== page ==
What Unites Us?

I recently attended the 10th annual meeting for the National Association of Diversity Officers in Higher Education (NADOHE). My initial interest in this conference centered on efforts to better understand the role that diversity officers play on college and university campuses, to learn what obstacles they face in their work, and to evaluate how Ask Big Questions can collaborate with this community to improve outcomes for diversity and inclusion.

This year’s theme “Charting a Roadmap for Diversity in a Changing Landscape—A Call for Action,” looked toward the future and focused on three main objectives: 21st century diverse student, faculty, and staff issues; pursuing Inclusive Excellence as the promising frontier in Higher Education; to showcase research that supports future diversity initiatives; and to provide tools for educators and administrators to take back to their campuses to help with ongoing diversity programming. I was brought into the fold from the outset and participated in effective conversations that made my time a success. In the days following the conference I pondered why it went so well. Was there something special about the people that attended NADOHE? Was the conference crafted in some exceptional way that fostered collegiality across the board? In short, I wanted to know, what united us?

“Students are why we exist,” exclaimed Dr. Sue Rankin as she began her address to the plenary session, adding that it is our responsibility as educators and administrators to build inclusive climates in Higher Ed. The general question is no longer: what is happening on college campuses? After all, Rankin and other researchers like her have published convincing literature, which overwhelmingly demonstrates that the issue concerning diversity on campuses now are the same issues that have been known to exist for at least the past 20 years.

While the issues may be the same, the discourse is beginning to change. The most recent research reveals that diversity is much more dynamic than traditional ideas such as race relations between white and black students that dominated diversity efforts at the end of the 20th century. College campus communities engage difference in experience and identities that separate us everyday, such as gender, sexual identity, socio-economic status, ethnicity, and so on. It seems that educators recognize more social segmentation on their campuses all the time. However, knowing that difference exists and that exclusion remains central to college student experience is not enough.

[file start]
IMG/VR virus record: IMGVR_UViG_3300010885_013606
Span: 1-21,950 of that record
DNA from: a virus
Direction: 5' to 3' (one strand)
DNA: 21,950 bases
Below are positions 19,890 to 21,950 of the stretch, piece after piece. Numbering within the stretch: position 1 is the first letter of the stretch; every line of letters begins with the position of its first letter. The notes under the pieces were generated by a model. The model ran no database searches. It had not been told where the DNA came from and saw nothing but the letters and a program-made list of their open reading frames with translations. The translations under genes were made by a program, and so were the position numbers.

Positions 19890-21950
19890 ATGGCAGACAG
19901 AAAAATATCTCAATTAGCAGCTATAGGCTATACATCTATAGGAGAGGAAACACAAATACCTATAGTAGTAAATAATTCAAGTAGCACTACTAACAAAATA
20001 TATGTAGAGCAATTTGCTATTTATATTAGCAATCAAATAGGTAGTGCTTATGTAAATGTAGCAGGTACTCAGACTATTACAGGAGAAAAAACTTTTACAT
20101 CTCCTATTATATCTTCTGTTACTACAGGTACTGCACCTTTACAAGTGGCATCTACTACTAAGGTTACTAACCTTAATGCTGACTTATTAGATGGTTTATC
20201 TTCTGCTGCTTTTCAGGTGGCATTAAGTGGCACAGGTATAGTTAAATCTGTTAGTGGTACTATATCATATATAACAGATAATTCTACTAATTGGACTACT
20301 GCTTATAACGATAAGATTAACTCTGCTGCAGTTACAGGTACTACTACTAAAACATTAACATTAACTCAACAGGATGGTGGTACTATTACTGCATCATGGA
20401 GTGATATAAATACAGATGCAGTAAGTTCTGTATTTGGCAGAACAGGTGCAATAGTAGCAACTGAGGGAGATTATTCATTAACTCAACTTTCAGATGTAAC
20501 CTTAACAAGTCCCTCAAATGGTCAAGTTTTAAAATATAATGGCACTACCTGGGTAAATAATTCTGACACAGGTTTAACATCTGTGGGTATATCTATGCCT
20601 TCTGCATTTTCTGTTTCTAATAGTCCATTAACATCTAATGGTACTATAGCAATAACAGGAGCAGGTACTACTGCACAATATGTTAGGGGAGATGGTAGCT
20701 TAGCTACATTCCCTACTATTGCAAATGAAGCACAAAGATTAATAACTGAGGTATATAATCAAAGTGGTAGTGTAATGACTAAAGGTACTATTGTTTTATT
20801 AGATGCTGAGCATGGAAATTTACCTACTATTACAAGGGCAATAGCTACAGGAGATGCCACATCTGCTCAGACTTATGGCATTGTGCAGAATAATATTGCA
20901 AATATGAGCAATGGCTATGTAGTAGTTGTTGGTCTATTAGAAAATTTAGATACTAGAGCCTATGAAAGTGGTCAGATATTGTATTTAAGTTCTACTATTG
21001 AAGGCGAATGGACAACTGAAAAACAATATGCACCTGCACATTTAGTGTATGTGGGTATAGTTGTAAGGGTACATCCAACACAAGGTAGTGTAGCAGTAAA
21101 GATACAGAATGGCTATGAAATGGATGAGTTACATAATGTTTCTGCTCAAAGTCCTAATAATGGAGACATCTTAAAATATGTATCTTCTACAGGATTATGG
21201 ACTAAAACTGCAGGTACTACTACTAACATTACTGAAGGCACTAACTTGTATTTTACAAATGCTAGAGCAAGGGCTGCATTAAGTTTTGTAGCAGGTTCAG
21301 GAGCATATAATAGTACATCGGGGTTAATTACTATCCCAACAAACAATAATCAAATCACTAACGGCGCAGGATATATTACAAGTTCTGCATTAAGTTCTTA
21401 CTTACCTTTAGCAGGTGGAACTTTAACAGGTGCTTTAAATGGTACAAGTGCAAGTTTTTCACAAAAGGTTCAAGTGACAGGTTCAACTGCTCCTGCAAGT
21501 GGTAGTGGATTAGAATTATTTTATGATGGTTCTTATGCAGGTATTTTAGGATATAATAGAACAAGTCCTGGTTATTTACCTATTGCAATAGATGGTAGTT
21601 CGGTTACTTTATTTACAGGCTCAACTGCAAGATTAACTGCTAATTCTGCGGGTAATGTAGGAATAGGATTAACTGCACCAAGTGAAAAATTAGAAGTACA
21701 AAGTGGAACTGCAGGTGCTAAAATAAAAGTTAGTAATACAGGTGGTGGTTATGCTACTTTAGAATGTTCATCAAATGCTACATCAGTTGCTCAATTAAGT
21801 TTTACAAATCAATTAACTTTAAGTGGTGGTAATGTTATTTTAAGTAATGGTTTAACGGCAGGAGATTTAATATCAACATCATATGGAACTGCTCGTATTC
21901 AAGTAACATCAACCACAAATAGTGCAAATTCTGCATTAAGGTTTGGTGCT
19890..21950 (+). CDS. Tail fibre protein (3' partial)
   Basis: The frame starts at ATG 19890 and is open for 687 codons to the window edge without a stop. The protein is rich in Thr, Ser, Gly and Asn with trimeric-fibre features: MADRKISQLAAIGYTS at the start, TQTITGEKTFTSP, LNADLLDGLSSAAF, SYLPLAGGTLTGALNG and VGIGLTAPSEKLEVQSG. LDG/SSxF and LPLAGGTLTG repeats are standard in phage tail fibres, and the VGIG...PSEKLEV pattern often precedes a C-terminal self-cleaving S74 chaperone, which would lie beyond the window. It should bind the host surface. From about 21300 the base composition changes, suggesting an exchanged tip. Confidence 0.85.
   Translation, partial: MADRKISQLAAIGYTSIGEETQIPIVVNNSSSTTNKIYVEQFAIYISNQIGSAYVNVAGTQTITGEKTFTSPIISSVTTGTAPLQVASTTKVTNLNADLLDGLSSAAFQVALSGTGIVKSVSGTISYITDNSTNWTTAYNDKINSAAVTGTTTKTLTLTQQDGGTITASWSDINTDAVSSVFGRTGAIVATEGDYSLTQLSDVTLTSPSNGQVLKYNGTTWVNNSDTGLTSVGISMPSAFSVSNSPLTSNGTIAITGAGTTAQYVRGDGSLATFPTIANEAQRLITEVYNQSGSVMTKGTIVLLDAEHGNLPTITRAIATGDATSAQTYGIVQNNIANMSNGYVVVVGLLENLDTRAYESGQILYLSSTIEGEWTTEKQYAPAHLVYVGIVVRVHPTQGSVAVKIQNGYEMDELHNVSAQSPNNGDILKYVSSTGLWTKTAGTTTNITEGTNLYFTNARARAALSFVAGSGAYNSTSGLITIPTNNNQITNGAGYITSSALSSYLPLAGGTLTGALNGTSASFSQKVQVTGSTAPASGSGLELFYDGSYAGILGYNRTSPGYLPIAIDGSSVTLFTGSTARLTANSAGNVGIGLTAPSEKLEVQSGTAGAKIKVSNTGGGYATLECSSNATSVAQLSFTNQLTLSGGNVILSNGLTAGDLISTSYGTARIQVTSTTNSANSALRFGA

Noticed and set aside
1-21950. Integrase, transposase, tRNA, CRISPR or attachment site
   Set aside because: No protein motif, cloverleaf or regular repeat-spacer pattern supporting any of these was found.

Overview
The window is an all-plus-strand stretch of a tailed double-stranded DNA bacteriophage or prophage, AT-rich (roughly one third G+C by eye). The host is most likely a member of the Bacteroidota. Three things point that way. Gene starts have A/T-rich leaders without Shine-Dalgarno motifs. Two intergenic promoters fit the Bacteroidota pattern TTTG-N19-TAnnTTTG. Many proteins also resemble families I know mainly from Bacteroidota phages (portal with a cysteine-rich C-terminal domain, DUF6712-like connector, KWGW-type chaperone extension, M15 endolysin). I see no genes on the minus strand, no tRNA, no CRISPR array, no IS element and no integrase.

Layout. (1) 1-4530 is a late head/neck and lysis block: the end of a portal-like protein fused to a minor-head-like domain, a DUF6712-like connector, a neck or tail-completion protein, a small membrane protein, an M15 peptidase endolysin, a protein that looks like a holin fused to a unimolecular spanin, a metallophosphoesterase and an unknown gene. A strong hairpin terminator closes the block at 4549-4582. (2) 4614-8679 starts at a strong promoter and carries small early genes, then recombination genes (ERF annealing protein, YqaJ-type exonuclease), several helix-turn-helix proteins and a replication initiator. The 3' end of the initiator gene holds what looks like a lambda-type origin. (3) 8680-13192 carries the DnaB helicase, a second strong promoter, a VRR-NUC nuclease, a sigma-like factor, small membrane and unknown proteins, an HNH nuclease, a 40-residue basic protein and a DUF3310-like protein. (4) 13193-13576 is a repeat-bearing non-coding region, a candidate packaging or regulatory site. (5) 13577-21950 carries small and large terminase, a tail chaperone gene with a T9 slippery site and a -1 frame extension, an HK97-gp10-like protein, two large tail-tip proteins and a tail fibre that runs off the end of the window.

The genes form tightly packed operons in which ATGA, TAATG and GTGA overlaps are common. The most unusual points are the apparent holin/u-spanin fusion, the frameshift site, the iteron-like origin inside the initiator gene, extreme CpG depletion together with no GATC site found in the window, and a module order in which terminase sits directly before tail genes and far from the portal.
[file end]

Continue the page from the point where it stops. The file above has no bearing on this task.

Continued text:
These days, the question that unites diversity officers and their allies calls for action. Their mantra now: what are we doing to improve diversity and inclusion? Rankin argues that campus climate surveys can effectively diagnose problems concerning diversity and inclusion. But mentorship and education about the issues are essential components to support students, staff, and faculty to make the changes that they want to see. Certainly, educating students is our duty and remains the driving force that often draws us to higher education in the first place.

My experience at NADOHE revealed that Diversity Officers generally agree on certain ideals. They prioritize support for students to address inclusion and provide them the tools and education to engage effectively across lines of difference. They know that preparing students now will help them to be more tolerant citizens later. However, the obstacles to creating diverse and inclusive campus climates is regularly not only about improving student knowledge. Instead, institutional traditions are significant obstacles to transforming campus climate outcomes. Diversity Officers are acutely aware that if we do not act to change campus culture directly the problems will persist once current students move on to their lives after college. To that end, NADOHE also promotes and supports efforts to increase diversity in faculty and staff job searches and to educate all employees and students in inclusive understanding and behavior. 

ABQ actively pursues both questions at the center of the debate concerning diversity and inclusion. Our assessment model provides clear results that help campus administrators to accurately gage what is happening now. We educate student to recognize, respect, and engage people and experiences that differ from their own world view. We support students to challenge their own sense of the world by teaching them how to facilitate conversations with their peers concerning big questions that we all face. Our programming includes curricular tools to help students and staff to actively recognize and improve their habits and attitudes concerning diversity and inclusion. In the end, we generate assessment reports that demonstrate what students, faculty, and staff are doing to improve diversity and inclusion. I plan to continue to advance ABQ assessment models to address issues that Diversity Officers face in the years to come. I anticipate that our contribution will remain essential in the united effort to improve diversity and inclusion on college and university campuses in the 21st century.